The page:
1669645629235.png

Before jumping to say transmitting radio signals are illegal, I know. As I said there are no AM radios here that can be heard with even the best radio I could find in daytime. At the middle of the night I can find some Russian or Greek radios and thats it. And I also know that doesn't change the fact that this thing can create interference and alarm some authorities. All I want to make a nice transmitter that can be scaled up and doesn't use sketchy techniques to keep part number or complexity low and learn a bit more about radio transmission stuff. I will eventually figure it out myself by checking old radio books and textbooks. I think if I can make something nice it would at least not create unnecessary interference and it is not like I will transmit radio 7/24.
 

Attachments

  • IMG_20221128_002239.jpg
    IMG_20221128_002239.jpg
    387.6 KB · Views: 50
  • IMG_20221128_003026.jpg
    IMG_20221128_003026.jpg
    499.6 KB · Views: 51
Last edited:

JimB

Super Moderator
Most Helpful Member
Like the modulator I did build a while ago which does output an amplitude modulated signal:
1670253252424.png
That looks like the basis of a balanced modulator, you are likely to get a double sideband supressed carrier signal out of that, rather than a correct amplitude modulated carrier.

To modulate your oscillator, I suggest a method of varing the supply voltage as per the circuit which you showed earlier:

1670261808877.png

I have highlighted in red the part of the circuit which is intended to vary the supply voltage to the oscillator.
However, I am not convinced that this particular circuit will work very well.
There are circuits which could work better.

JimB
 

Fluffyboii

Active Member
That looks like the basis of a balanced modulator, you are likely to get a double sideband supressed carrier signal out of that, rather than a correct amplitude modulated carrier.

To modulate your oscillator, I suggest a method of varing the supply voltage as per the circuit which you showed earlier:

View attachment 139536
I have highlighted in red the part of the circuit which is intended to vary the supply voltage to the oscillator.
However, I am not convinced that this particular circuit will work very well.
There are circuits which could work better.

JimB
Yes, you are right.
I like the first circuit at #11, I feel like I can replace the crystal oscillator with the one I made. I tried changing supply voltage of the oscillator to see what happens, it seems like it can be done to get AM modulation.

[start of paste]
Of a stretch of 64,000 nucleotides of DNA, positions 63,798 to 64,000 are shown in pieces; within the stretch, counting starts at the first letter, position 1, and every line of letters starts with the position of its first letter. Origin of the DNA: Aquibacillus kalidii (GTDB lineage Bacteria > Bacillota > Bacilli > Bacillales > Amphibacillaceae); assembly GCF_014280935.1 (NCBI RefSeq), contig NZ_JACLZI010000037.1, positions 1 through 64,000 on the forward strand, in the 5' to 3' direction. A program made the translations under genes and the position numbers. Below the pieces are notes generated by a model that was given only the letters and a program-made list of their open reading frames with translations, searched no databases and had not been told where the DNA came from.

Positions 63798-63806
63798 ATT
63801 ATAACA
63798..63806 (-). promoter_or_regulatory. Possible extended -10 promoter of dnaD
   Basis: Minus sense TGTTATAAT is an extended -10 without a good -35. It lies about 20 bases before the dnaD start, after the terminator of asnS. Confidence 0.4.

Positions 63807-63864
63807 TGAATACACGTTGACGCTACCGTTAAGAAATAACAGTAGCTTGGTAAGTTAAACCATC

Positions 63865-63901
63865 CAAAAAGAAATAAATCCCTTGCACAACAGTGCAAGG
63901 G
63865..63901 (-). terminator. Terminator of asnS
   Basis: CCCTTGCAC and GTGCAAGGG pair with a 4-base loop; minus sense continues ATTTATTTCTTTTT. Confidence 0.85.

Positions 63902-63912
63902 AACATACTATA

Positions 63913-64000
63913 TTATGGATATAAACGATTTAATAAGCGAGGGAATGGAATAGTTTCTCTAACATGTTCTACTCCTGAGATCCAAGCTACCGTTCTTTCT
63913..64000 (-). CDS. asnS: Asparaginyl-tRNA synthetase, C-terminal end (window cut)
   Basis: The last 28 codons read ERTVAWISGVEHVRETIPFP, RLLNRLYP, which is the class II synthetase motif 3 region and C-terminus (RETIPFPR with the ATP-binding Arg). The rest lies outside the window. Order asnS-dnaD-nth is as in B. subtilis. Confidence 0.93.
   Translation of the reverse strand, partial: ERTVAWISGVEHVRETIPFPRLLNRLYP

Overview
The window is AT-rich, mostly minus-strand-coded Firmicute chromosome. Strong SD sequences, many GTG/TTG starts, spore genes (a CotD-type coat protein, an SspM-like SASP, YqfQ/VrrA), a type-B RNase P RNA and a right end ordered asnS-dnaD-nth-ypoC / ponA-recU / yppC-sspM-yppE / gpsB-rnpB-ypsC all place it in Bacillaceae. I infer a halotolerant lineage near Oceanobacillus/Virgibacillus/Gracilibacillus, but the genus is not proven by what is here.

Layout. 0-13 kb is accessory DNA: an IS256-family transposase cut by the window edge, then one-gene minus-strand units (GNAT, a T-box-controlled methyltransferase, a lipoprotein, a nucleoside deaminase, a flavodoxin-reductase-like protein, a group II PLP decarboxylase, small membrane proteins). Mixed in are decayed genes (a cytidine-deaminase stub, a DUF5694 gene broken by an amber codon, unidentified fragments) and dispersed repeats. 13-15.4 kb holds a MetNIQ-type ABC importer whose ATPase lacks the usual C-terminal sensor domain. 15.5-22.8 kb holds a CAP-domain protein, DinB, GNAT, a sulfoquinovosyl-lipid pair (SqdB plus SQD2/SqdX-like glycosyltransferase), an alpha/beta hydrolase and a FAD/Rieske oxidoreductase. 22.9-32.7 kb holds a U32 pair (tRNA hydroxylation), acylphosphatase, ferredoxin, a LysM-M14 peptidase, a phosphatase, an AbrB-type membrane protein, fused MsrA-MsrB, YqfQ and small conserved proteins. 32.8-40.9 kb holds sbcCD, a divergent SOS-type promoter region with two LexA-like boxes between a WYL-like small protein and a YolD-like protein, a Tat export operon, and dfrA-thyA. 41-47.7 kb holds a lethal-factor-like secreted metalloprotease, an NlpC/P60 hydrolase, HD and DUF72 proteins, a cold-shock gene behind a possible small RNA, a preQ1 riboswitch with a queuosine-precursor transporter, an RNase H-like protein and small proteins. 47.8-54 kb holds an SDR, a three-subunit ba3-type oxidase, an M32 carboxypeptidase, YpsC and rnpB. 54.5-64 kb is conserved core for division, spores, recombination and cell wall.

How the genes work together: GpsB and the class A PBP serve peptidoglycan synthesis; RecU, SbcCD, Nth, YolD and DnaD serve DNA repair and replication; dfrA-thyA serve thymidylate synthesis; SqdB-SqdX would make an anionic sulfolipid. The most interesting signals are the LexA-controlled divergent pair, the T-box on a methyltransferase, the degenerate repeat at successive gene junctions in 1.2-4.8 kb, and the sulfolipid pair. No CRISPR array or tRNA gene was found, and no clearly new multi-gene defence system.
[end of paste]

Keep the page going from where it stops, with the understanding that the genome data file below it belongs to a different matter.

Fluffyboii

Active Member
I test the coil. Decreased capacitances and added an adjustable capacitor in parallel. Will test new freq tomorrow.
 

Attachments

  • IMG_20221205_211857.jpg
    IMG_20221205_211857.jpg
    7.3 MB · Views: 31

Fluffyboii

Active Member
I did make it work.
I used the first schematic from #11 but instead of crystal oscillator I used the one I made. I seperated the oscillator power and connected a 6V linear voltage regualtor to it to feed it separately to decrease its output voltage. I had two small inductors from a CRT TV that had too much inductance when I used one of them but two in parallel comes up as 25uH which according to expalation of the schematic is perfect. Adding tank capacitor across it around 30pF according to the graph did only decrease output voltage so I ignored the 30pF capacitor. I used single stage bjt amplifier for amplifying my phone jack output and used bypass capacitors to increase gain just enough to have some what ideal modulation. I will draw the whole diagram. I still did not get close to the voltage I simulated with LTspice. I guess my ghetto hand work created a lot of stray capacitances. With random alligator cable as antenna, range is less than 5 meters so I guess it is not a electromagnetic hazard. Frequency that it oscillates is around 1.2Mhz. I am thinking of cutting the excess ferrite rod to decrease inductance a little to increase freq. Electret mic required more gain than I thought and I wasn't able to get it with simple common source amplifiers so I gave up on it, it is not connected to anywhere.